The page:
Text-based support is vital for delivering exceptional customer service. Messaging apps, social media, live chat, and other similar channels allow people to communicate with your agents at the time and place of their choosing. And creating a multilayered, text-based service funnel comprising human, self-serve, and proactive support enables you to serve more customers in less time and with less effort.

But some businesses are reluctant to invest in developing these assets. Support teams are seen as a ‘cost center’ that doesn’t contribute to customer loyalty and retention. Proving otherwise will require quantifying the value customer service delivers to bottom-line results.

Fortunately, there are many metrics that give you a clear picture of the business value your conversational channels deliver and their impact on other customer-facing departments, such as sales, product, and marketing. These data points can also help you secure the funding needed to further optimize your team. And in the following part, we’ll explore some of the most important metrics that you should be tracking.

Customer satisfaction

Customer satisfaction is a metric that reveals the extent to which your product, service, and overall experience meets people’s expectations. Data shows that growing companies prioritize customer satisfaction. Beyond boosting revenue, happy consumers are also less likely to leave a brand for a competitor, as feeling unappreciated is the key reason they would consider doing that.

Customer satisfaction can be measured through the Customer Satisfaction Score (CSAT). This metric is usually based on a short survey customers are asked to fill out after a conversation with your agent. It usually involves rating their experience on a scale from great to good to bad with each company adjusting the survey’s structure to its internal standards and processes.

First contact resolution

First contact resolution (FCR) reveals the percentage of customer inquiries, questions, and needs your agents can resolve momentarily with no follow-up required. This metric affects customer satisfaction significantly and has other benefits too. For instance, a low FCR rate reduces the cost burden of repeat contact volumes. Also, Accenture’s research shows that around 80% of customers who shift loyalties might have stayed if their issues were resolved on the first contact.

Customer retention and the churn rate

Customer retention is a percentage of customers you retained over a given time period, while the churn rate shows the percentage of customers you have lost. These metrics are closely related. Text-based support teams play an important role in helping you keep customers. You could, for instance, set up a special team that handles complicated issues that often lead to customers churning. And by increasing customer retention rates by just 5%, your profit could increase by over 25%.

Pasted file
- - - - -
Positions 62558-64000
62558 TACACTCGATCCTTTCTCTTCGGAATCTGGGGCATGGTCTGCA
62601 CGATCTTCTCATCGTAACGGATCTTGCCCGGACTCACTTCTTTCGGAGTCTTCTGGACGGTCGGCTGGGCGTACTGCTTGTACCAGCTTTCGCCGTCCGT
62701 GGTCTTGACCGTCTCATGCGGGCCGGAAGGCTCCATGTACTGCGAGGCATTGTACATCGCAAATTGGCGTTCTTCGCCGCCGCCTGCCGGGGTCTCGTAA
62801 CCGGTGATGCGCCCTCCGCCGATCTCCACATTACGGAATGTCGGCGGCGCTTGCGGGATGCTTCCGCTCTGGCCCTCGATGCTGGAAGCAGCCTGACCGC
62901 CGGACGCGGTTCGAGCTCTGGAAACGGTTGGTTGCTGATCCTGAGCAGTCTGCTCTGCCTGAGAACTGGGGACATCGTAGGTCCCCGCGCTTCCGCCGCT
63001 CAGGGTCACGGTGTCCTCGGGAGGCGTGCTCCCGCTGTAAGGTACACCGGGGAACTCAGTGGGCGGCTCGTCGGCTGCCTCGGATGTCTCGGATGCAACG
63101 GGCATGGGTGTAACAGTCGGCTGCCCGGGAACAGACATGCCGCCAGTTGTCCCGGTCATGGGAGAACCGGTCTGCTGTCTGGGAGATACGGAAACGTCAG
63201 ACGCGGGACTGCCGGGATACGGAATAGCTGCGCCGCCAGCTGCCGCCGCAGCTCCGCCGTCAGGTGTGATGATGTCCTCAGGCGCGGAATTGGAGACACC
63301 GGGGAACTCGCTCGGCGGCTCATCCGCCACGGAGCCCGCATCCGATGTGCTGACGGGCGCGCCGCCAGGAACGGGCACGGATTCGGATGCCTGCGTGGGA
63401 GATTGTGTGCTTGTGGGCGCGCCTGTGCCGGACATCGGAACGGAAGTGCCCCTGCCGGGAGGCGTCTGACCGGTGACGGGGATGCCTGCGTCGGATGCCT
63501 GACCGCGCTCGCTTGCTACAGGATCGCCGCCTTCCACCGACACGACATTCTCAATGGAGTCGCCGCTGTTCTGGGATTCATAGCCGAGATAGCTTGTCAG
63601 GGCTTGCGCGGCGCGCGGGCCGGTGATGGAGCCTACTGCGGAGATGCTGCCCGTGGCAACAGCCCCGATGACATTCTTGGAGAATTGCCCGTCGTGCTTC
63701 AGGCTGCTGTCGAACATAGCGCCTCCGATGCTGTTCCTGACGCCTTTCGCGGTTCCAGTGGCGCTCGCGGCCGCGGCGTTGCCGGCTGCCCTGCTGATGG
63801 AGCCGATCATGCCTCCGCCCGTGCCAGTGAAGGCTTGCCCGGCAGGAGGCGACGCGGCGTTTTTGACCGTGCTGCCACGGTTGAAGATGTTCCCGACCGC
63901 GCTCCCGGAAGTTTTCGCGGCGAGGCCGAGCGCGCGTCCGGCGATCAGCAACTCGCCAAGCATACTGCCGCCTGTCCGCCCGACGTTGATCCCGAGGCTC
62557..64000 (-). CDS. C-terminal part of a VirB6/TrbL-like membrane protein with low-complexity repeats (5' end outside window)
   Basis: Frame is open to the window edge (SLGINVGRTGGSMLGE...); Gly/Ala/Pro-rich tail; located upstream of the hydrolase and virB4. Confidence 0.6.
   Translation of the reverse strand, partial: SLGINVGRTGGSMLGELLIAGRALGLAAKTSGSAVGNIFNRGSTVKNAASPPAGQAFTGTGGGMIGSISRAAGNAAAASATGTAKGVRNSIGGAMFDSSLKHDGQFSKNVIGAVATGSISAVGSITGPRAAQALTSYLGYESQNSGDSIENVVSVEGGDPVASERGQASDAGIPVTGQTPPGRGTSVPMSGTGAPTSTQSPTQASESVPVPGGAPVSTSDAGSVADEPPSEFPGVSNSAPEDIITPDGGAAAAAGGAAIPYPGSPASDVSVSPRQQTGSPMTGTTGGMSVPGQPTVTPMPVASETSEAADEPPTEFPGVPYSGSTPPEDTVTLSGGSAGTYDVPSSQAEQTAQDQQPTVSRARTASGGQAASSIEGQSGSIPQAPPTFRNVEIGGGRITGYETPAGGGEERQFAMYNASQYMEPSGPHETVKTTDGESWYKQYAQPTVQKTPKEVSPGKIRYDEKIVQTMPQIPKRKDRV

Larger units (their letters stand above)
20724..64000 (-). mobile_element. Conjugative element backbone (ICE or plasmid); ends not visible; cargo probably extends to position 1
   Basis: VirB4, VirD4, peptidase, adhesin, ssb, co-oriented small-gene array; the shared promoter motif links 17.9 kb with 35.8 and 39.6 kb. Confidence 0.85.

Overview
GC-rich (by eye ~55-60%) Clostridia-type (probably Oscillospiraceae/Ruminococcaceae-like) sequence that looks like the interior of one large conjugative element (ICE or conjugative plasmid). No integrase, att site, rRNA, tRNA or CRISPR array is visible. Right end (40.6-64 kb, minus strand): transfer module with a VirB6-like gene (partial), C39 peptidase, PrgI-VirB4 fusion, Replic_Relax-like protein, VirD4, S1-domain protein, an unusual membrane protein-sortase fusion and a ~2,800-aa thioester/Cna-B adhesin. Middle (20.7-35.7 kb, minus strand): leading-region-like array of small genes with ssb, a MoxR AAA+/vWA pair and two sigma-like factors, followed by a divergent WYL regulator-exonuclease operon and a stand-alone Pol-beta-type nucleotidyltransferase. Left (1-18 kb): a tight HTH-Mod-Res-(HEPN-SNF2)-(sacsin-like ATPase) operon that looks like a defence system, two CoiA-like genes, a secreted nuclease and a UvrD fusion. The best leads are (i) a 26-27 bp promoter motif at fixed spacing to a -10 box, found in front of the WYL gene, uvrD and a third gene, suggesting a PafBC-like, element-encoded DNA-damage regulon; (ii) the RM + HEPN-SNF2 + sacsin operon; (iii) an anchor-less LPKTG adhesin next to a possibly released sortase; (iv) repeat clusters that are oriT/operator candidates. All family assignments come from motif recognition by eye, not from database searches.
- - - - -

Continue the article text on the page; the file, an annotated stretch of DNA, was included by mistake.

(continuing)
Not all customers can be retained, though. Some percentage of them will leave for reasons outside of your control, but providing excellent support will keep the churn rate low.

Cost per contact

Cost per contact is another important metric to track. Knowing the total cost associated with running a text-based support channel helps you determine the most effective customer service strategies. For instance, if messaging apps and social media are channels where your agents solve customer inquiries with the least time and effort, then it’s worth further investing in these support avenues. This is why omnichannel customer service is the best solution. It enables you to test different channels and focus on those that perform better than the rest.

Ticket volume

One of the simplest but most powerful metrics is ticket volume. Tracking every interaction your agents have with customers gives a 360-degree view of support trends. It shows when customers are willing to reach out to have their concerns addressed by your agents instead of switching to a competitor.

But the growing ticket volume can also point out to deficiencies of your product, in which case your support team should raise this issue with other colleagues. A product team can then solve the problem and prevent customers from churning. A variation of the ticket volume metric is ‘total conversations’, which counts also engagements on social media besides official support tickets.

Support teams are not a ‘cost center’

Many different metrics show direct and indirect ways in which customer service adds business value. Deciding on which data points to track is up to the individual companies. Besides data collection, support departments should also consider teaming up with other customer-facing units in your company, such as marketing, product, and sales. By coordinating their activities, they’ll be able to delight customers and improve the bottom line significantly.

Support teams are opportunities for investment with significant ROI.

And one of the best ways to support agents is giving them the tools they need to do their job, such as RingCentral’s suite of products. Our platform allows your team to interact with customers on different channels, ranging from messaging apps and social media to live chat and emails. And it collects multiple data points that you can analyze to prove that your team delivers massive business value.

If you want to explore how RingCentral’s solutions can help you track metrics and build stronger relationships with customers, then click here to learn more about our offering and sign up for a free personal demo.